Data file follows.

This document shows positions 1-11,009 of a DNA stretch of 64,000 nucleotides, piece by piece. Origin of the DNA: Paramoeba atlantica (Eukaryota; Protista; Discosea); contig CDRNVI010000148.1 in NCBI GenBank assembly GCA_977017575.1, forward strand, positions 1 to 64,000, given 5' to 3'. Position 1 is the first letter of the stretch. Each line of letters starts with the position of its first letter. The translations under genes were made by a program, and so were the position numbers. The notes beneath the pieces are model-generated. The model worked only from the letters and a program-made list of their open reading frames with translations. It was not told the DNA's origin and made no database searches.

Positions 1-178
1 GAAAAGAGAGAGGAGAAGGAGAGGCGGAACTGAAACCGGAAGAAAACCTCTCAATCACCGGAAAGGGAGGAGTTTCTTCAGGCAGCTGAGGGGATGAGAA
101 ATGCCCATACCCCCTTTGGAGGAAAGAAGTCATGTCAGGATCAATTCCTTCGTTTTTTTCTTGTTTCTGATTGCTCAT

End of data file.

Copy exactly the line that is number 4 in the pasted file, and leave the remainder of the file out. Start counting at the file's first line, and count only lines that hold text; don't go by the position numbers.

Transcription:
101 ATGCCCATACCCCCTTTGGAGGAAAGAAGTCATGTCAGGATCAATTCCTTCGTTTTTTTCTTGTTTCTGATTGCTCAT